Some coloured triangles

Some coloured triangles: the latest stage in exploring triangles has been to add colour. I’ve used watercolour for the illustrations below of what I’ve been up to. I could have used gouache or acrylic, but actually, I really like the transparency and slight variations you get with watercolour. First, here’s a photo of my watercolour box:My watercolour box

I’ve been adding to this box for the last ten years or so. Often, when I visit an art materials shop, I come away with a pan or two in a different colour in the Winsor & Newton range. I discovered a long time ago that with watercolour it really is worth spending the extra money on artist quality materials. It doesn’t make much discernible difference with many media but artist quality watercolour is vastly superior in most colours to student quality. The problem is, of course, that it’s expensive, but watercolour pans last for ages and if you buy only one or two at a time over a long period you don’t notice the outlay so much. Having said that, there are some colours that I end up replacing more frequently, including Payne’s Grey and Davy’s Grey and pretty much anything in the yellow range. The yellowy/orange that’s almost used up there is the original version of Gamboge. Winsor & Newton have replaced this with something called ‘New Gamboge’. I don’t know what its constituent parts are but presumably it does not include gamboge which is the resin of the garcinia tree which is found mostly in Cambodia (gamboge is a version of the name Cambodia). I read about this in Victoria Finlay‘s book Colour: Travels through the Paintbox. She says that ‘Winsor & Newton have been receiving small parcels of gamboge from their South-East Asian suppliers since before anyone can remember and probably since the company started in the mid-nineteenth century’ (page 245). Sadly, not any longer. (Incidentally, I can recommend this book; very interesting and full of information and anecdote. The link above is to VF”s blog, which I’ve only just discovered). I love the original gamboge and was fortunate to find a little horde of the original W&N watercolour gamboge in a closing down sale in an art shop in Kendal a few years ago. I’ve still got a couple left, but then after that I’ll have to go for gamboge substitute.

Well, that was a unplanned and nerd-y digression. Sorry.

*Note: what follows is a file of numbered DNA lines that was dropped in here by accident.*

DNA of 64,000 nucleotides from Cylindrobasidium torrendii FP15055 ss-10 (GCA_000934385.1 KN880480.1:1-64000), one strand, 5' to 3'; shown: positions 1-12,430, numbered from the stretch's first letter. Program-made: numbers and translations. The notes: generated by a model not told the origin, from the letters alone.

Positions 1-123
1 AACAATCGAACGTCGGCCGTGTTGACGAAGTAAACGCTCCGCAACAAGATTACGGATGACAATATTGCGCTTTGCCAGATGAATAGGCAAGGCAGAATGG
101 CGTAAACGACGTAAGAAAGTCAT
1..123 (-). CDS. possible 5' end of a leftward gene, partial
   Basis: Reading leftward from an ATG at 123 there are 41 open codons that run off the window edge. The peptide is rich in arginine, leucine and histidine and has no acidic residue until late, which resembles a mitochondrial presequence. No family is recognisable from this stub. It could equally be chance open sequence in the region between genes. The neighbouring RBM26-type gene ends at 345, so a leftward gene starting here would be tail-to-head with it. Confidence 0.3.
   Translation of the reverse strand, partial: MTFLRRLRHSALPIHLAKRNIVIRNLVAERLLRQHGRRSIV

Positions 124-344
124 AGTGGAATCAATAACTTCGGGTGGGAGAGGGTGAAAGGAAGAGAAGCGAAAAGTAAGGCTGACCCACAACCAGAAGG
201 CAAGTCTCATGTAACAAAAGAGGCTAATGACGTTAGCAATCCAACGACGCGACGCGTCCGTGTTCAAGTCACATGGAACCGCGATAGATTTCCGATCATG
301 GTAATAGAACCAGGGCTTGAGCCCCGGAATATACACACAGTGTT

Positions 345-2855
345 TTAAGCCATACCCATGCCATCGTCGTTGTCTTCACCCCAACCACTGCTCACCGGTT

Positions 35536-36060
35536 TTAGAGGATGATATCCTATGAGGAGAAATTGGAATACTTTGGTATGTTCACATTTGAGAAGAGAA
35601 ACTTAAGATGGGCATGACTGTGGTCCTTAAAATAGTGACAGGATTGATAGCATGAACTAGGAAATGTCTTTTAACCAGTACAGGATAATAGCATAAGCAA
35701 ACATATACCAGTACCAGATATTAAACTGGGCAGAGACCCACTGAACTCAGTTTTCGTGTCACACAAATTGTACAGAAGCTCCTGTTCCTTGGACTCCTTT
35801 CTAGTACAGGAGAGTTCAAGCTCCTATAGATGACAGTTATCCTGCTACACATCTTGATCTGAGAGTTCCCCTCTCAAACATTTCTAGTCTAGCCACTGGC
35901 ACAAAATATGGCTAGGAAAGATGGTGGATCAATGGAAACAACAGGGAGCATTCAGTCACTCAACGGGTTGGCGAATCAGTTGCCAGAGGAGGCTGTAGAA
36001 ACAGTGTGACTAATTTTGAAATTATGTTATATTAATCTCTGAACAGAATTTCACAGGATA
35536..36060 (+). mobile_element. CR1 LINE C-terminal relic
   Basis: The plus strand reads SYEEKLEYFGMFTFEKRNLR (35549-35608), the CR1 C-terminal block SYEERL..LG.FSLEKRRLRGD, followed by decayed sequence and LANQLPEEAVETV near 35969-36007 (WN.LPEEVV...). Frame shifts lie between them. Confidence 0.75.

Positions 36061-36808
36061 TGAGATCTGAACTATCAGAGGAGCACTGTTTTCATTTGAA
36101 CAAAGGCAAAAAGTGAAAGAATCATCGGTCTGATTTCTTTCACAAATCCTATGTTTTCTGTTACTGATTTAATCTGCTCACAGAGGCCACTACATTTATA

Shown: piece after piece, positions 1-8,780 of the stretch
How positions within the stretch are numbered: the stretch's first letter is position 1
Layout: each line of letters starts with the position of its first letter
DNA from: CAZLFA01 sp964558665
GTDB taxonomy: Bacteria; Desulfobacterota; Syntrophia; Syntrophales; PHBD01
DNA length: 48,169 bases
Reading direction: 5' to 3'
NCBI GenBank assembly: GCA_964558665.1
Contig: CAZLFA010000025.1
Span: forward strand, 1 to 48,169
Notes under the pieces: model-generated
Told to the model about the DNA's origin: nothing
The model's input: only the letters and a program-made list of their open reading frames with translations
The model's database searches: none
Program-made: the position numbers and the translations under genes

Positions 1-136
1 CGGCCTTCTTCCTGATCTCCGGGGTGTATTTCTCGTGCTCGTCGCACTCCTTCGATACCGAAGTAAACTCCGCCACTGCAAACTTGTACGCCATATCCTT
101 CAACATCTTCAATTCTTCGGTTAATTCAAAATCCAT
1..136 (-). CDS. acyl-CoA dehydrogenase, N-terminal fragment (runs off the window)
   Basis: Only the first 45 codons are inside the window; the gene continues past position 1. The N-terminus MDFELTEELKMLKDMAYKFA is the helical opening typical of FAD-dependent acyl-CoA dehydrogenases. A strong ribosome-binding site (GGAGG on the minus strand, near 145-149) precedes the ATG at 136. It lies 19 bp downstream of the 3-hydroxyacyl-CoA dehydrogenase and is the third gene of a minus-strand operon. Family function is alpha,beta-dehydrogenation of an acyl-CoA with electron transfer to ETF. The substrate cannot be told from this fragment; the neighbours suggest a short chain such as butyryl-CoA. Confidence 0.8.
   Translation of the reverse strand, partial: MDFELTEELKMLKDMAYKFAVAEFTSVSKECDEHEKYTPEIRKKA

Back to the triangles. First of all, I drew some identical triangles on a sheet of watercolour paper, then had fun colouring them in using different shades of mostly yellow, but also some blue-ish and purplish greys. Have a look: Triangles on watercolour paper

Mixing the blue-ish greys and yellows together, not unnaturally, gives greenish shades. I thought these colours looked lovely together. The next stage was to cut them out using a steel ruler and craft knife. Then I spent quite a long time putting the triangles together in different ways. Here’s an example:Coloured triangles experiment

And another:Coloured triangles experiment

Eventually I stopped playing with them and stuck them down onto a page in my sketchbook.

This exercise was very absorbing and interesting, and I discovered, not for the first time, just how much variation you can get from mixing one predominant and one subsidiary colour. Brilliant.

I’ll keep on posting about the progress of this sketchbook but the next post had better be about Ditchling Museum which I visited last weekend. Please keep reading!

More on triangles

Today, a little bit more on triangles. Over the last few days I’ve been busy, as usual, with other things. The weather has been wonderful and I’ve spent some time trying to beat back the enormous weeds in the garden. However, I’ve found time for a bit of playing around with triangles. Here are some of my monochrome, or largely monochrome efforts:Triangles - monochrome

This is s simple drawn grid, coloured with three different greys in the Karismacolor range of coloured pencils. These pencils, incidentally, are wonderful – waxy and highly pigmented. I bought a large supply several years ago when they were still available in the UK. I think they may still be sold in the US – any intel on where I could buy some more would be very welcome. I’m gradually running out of colours and I’m being very parsimonious with myself in the use of the greys in particular.

Triangles - freestyle

This is a freestyle doodle of joined up triangles. I cut the sketchbook page into a triangle shape so you can see some of the drawing underneath. I really like this trick – you see an image with hints of other images around it.

Finally, another freestyle set of triangles, with some shapes emphasised. This is all great fun to do – none of this takes a long time, but it’s really useful to see what can be done with just one shape.

More freestyle triangles

Doodling with triangles

I decided to award myself a little bit of time off this afternoon to do some doodling with triangles. I think I mentioned a few weeks ago that I’d been thinking about triangles…. well, I’ve continued to think but haven’t had time to get anything down on paper.